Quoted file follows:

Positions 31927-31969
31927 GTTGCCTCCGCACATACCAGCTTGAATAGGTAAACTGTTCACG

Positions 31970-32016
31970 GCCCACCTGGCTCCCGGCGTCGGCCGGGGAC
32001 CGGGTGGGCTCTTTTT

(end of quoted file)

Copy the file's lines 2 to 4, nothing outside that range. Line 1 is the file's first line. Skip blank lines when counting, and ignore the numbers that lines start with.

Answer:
31927 GTTGCCTCCGCACATACCAGCTTGAATAGGTAAACTGTTCACG

Positions 31970-32016
31970 GCCCACCTGGCTCCCGGCGTCGGCCGGGGAC